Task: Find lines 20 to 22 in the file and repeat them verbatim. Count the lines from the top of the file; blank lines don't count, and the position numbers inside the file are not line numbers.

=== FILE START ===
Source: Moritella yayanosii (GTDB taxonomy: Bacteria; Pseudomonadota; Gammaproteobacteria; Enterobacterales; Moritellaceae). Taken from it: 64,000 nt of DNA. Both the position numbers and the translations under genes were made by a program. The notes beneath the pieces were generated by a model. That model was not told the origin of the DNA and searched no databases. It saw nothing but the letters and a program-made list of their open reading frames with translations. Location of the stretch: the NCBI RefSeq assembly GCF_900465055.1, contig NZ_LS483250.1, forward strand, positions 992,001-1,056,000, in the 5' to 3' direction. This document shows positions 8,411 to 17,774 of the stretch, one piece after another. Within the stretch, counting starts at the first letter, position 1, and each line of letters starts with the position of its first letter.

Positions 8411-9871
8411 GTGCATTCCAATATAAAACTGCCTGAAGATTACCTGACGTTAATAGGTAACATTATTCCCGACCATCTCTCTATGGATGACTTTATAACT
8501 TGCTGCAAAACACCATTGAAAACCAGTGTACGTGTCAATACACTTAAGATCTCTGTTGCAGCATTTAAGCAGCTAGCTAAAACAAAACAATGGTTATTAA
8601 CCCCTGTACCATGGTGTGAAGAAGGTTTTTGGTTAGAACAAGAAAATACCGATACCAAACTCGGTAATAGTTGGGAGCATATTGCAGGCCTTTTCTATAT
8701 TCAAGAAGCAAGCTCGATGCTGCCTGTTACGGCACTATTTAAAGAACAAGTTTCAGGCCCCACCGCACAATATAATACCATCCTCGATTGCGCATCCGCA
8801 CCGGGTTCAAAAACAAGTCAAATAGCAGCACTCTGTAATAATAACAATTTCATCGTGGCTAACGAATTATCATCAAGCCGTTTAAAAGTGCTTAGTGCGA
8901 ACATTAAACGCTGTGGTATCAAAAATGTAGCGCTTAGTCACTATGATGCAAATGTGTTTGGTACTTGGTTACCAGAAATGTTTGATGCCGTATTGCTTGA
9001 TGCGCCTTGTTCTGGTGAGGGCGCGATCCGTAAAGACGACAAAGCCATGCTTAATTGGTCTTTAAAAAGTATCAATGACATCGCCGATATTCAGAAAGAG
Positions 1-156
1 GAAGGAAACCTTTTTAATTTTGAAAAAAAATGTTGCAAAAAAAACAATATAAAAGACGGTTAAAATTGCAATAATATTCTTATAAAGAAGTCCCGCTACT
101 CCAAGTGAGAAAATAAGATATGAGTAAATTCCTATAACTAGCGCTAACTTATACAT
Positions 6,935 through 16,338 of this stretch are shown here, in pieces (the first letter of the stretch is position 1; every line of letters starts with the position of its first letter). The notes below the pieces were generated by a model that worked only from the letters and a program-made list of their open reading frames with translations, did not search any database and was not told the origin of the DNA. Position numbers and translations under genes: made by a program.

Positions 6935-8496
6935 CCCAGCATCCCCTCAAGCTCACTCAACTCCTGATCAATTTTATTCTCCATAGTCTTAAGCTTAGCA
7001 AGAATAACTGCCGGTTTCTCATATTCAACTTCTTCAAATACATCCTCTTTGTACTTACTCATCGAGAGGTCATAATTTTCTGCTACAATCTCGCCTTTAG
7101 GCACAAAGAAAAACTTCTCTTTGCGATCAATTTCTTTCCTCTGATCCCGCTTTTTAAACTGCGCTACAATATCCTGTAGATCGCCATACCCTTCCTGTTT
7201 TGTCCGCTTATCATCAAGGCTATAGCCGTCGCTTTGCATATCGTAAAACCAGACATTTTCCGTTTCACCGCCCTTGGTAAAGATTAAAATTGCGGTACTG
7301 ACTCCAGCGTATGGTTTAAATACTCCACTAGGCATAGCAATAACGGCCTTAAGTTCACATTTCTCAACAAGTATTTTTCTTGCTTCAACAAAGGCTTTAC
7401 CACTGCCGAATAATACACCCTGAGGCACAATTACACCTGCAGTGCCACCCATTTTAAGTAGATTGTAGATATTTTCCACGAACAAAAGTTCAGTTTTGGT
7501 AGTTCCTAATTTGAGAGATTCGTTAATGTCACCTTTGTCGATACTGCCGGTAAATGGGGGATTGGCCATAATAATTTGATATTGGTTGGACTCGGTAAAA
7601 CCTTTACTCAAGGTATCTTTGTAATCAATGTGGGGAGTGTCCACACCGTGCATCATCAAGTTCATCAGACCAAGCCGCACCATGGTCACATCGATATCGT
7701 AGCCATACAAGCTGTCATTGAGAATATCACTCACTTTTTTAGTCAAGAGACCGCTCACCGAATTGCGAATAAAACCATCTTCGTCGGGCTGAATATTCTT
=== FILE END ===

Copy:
7401 CACTGCCGAATAATACACCCTGAGGCACAATTACACCTGCAGTGCCACCCATTTTAAGTAGATTGTAGATATTTTCCACGAACAAAAGTTCAGTTTTGGT
7501 AGTTCCTAATTTGAGAGATTCGTTAATGTCACCTTTGTCGATACTGCCGGTAAATGGGGGATTGGCCATAATAATTTGATATTGGTTGGACTCGGTAAAA
7601 CCTTTACTCAAGGTATCTTTGTAATCAATGTGGGGAGTGTCCACACCGTGCATCATCAAGTTCATCAGACCAAGCCGCACCATGGTCACATCGATATCGT